“It’s fairly strenuous, involving six hours of interviews,” said CS junior Cannon Lewis as he recounted the application process leading up to his internship offer from Two Sigma. While a Two Sigma intern, Lewis performed text data analysis for the news team in SoHo, generating financial value from different feeds of news providers.
His work required using Natural Language Processing and different kinds of statistical analysis; he said, “Our job was to analyze these text documents and generate statistical models. I implemented different kinds of statistical analysis on this cluster that they had previously been using for storage, but that also had a compute capability that could be hacked in.”
Lewis said, “The thing that got me to apply to Two Sigma was COMP 311 last fall. The professor, Eric Allen, is a vice president at Two Sigma. He talked about what he did, the great working environment, and described the cool CS problems they were working on even though they were a finance company. He encouraged me to apply after I expressed interest.”
While in high school, Lewis spent two summer internships at Rackspace, and then he received the CPRIT (Cancer Prevention Research Institute of Texas) Fellowship to research Computational Cancer Biology at the Baylor College of Medicine the summer after his freshman year at Rice. During the academic year, he works as a teaching assistant for math and CS courses and also covers shifts on the IT Help Desk as a student computer consultant.
Lewis’ general interest in CS can be traced back to his childhood. “I read a lot [of SciFi] when I was a kid–I still do. In a lot of ways, SciFi is an ideological touchstone, dreamed up without limitations, and then someone goes and does it.” But it was his family’s first computer that triggered his fascination with programming.
“You have to understand–we didn’t even have a TV until I was ten,” said Lewis. “When we got a computer, I was eleven or twelve and it was crazy to me; I’d never seen one before or really used the internet. There was a game in development called 0x10c made by Notch.” Notch released a spec for the DCPU-16, a simulated computer that was not yet implemented, and fans could implement emulators of the architecture free, to gain access to the game.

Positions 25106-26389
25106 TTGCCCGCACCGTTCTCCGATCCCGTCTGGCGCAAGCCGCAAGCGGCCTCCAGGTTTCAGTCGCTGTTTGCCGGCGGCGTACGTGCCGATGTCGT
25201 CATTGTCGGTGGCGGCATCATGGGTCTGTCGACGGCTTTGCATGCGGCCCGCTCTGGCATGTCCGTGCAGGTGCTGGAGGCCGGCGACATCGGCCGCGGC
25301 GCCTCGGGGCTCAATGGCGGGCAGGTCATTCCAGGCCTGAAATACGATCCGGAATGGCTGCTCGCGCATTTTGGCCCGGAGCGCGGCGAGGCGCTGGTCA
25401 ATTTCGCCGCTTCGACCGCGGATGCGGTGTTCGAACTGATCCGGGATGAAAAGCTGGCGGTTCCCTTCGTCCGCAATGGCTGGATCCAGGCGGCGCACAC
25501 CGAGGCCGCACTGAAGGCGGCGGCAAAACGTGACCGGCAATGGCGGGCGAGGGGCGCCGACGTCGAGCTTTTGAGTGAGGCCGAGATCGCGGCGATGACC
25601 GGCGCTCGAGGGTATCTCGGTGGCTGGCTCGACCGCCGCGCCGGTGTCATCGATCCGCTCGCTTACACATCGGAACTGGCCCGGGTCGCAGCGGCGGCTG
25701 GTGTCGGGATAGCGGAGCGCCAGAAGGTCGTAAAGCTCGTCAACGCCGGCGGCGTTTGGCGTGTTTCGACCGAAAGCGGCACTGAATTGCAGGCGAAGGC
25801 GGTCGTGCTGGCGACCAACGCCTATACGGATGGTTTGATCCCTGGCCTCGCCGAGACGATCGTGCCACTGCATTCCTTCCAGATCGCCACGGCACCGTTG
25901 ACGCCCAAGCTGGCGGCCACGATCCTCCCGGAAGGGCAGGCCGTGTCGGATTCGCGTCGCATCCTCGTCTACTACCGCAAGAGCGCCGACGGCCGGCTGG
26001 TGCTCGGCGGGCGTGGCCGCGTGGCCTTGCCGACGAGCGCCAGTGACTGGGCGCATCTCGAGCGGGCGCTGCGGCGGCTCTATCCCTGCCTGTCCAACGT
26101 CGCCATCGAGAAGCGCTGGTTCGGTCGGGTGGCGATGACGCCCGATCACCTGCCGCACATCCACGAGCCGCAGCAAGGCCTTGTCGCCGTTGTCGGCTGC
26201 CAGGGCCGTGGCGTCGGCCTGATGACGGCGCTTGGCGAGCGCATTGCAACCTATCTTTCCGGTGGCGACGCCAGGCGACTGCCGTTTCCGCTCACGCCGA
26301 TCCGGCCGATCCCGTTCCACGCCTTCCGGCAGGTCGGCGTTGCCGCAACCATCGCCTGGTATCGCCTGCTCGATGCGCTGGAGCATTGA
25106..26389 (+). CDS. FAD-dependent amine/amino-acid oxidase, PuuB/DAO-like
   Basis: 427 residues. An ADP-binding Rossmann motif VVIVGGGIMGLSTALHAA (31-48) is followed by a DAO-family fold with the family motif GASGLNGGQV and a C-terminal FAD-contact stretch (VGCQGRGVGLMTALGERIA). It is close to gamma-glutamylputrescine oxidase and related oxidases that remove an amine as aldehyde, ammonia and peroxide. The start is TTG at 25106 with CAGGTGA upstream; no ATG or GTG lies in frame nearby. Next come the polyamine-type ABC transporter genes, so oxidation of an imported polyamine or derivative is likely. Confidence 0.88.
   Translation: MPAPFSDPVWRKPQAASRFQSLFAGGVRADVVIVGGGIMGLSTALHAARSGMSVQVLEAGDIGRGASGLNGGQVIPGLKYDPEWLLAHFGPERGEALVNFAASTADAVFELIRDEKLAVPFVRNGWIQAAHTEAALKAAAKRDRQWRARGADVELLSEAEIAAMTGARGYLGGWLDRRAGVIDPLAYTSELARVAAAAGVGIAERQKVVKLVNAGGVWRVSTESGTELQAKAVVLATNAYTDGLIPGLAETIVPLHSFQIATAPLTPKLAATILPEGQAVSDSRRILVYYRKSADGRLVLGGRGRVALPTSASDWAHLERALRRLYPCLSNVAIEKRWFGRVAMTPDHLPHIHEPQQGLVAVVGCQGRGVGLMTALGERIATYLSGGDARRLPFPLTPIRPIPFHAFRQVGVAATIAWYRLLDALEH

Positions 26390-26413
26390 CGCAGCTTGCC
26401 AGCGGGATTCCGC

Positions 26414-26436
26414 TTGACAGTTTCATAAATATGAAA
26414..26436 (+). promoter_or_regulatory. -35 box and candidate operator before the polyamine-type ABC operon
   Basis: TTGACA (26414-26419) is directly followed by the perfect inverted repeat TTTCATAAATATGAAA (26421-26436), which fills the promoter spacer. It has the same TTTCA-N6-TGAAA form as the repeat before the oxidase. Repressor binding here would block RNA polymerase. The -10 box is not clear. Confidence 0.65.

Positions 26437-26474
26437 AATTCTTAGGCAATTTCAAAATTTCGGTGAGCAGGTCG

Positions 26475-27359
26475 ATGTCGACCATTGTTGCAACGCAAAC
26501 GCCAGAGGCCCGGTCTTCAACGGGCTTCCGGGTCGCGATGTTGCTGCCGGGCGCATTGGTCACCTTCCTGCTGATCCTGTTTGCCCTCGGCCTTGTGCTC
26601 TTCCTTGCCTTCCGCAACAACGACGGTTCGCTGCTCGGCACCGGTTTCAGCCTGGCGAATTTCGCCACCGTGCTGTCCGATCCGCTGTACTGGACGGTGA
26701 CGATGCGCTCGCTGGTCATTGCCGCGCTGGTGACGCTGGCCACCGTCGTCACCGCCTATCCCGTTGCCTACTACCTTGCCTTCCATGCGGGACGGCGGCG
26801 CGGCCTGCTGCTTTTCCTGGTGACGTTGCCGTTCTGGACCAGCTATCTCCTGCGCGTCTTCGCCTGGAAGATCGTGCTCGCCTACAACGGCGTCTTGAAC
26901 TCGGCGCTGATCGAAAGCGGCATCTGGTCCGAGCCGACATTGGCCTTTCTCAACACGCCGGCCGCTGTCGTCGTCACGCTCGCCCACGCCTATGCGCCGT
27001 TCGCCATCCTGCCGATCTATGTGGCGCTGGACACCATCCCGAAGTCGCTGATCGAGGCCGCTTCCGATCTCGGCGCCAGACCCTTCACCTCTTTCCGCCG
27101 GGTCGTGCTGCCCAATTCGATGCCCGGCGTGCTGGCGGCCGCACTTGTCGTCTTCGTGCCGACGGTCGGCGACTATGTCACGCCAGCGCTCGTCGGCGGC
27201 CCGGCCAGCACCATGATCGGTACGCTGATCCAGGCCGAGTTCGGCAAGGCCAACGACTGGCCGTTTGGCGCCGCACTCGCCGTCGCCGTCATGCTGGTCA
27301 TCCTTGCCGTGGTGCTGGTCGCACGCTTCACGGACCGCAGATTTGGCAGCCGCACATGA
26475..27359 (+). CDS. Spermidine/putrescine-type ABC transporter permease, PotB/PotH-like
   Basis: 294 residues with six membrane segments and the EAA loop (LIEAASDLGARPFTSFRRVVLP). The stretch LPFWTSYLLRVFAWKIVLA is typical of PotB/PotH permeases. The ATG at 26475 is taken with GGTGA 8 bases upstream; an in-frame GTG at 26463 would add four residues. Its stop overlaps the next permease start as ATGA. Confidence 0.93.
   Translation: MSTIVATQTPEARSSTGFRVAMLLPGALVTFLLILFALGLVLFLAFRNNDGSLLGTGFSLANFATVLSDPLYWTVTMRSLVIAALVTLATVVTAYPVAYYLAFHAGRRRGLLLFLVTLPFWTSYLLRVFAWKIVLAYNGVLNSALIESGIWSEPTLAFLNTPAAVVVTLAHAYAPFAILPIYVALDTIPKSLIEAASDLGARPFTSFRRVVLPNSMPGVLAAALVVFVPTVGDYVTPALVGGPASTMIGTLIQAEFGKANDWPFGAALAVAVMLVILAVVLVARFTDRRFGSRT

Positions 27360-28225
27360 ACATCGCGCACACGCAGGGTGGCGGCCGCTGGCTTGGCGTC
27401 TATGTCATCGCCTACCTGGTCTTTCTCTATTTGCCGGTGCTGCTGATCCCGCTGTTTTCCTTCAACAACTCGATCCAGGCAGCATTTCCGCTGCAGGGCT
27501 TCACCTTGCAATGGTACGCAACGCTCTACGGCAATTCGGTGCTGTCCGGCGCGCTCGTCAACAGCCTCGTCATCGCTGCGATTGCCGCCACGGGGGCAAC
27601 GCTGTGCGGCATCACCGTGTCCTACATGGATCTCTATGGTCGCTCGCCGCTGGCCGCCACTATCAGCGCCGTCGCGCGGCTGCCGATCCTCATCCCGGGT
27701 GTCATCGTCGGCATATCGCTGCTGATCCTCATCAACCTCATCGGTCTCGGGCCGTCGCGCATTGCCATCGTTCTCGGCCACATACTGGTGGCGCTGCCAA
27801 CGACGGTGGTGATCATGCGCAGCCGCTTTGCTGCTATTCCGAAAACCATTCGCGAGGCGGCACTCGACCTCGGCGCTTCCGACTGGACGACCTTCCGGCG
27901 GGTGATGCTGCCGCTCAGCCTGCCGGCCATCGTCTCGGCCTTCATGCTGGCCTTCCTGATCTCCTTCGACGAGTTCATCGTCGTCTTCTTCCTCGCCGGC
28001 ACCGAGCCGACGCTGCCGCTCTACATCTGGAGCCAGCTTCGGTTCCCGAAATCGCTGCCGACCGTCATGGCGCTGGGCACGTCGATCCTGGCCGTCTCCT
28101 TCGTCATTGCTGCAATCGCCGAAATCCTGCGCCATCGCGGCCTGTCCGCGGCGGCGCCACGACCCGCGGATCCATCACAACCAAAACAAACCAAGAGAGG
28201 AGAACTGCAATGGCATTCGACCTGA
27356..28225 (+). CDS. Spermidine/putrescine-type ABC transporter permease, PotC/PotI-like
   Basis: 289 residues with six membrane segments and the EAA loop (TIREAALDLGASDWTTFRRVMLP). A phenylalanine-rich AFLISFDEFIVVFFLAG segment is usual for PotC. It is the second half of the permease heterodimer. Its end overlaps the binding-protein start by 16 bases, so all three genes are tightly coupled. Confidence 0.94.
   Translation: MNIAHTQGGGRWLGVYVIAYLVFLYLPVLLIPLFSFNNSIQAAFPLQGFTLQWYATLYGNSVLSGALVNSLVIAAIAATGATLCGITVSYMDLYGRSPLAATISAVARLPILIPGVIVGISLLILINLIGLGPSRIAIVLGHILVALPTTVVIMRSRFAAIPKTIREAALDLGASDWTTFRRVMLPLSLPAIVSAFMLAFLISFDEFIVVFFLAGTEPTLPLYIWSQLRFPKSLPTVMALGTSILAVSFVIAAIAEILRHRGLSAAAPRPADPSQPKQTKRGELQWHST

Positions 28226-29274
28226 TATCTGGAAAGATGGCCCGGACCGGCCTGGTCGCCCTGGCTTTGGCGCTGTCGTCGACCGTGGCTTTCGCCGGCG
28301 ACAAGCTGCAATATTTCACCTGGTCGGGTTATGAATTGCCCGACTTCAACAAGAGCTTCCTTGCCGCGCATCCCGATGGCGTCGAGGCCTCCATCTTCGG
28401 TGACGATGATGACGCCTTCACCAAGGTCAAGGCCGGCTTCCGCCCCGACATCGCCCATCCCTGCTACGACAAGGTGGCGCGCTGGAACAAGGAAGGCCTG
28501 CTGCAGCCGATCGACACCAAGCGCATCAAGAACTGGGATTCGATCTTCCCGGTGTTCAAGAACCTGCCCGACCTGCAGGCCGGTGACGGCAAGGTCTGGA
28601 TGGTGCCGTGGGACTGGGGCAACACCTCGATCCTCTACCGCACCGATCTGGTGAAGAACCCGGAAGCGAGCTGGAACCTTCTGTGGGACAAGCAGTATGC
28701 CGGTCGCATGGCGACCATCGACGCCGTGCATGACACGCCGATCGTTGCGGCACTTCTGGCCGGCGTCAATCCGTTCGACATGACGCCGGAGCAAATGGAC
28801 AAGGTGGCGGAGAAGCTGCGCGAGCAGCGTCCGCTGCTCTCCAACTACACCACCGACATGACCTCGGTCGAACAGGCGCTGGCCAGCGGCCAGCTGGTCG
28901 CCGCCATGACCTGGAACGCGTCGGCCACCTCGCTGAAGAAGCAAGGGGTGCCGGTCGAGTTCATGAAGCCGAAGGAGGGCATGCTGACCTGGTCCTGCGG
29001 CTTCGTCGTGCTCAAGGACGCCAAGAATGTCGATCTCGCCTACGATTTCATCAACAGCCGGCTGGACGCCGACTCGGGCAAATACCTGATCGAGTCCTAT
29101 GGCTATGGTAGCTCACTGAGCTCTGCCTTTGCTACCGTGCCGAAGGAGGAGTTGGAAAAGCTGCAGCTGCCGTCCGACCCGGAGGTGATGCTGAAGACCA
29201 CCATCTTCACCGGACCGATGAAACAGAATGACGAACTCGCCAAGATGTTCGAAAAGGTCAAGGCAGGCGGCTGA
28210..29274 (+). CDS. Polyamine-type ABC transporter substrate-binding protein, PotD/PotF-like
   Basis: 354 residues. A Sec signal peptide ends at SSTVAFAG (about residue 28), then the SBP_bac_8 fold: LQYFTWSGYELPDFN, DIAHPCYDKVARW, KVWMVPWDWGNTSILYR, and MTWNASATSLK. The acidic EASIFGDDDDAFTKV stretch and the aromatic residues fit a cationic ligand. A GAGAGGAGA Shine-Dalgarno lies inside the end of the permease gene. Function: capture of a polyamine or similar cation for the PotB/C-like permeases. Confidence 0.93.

Lewis said, “I was into Minecraft and started playing around with this assembly language. There was a leaderboard where you could share your programs [and download others’]. I wrote a program that allowed you to draw in the terminal of the 16-bit computer. It got downloaded about 10,000 times and I thought, ‘Oh my god, this is crazy. This thing that I wrote and built with my hands…what was in my head is out there.’ This is what got me hooked on programming–infinite possibility.”
After two years at Rice, his interests have shifted to artificial general intelligence. He said, “A lot of people are interested in building AI in specific areas–AGI is fascinating because it can apply to many different areas at once, and it’s designed to take in its surroundings and learn from it, like social interaction. That’s key in human behavior, and we can potentially capture some aspect of human intelligence with AGI.”
Lewis is double majoring in CS and Math and plans to pursue a PhD after graduation, so he strives to gain as much practical experience as possible, believing that “theory and practice are intertwining and indispensable to each other.”
He said, “There’s a temptation when you’re in school or doing research to keep climbing the ivory tower, learn one abstract thing after another…it feels like that’s where the powerful systems are.” But Lewis, ever practical, realizes his research has to be “linked to what people want, to results that are applicable and useful.”
–Juliann Bi, Computer Science Assistant Publicist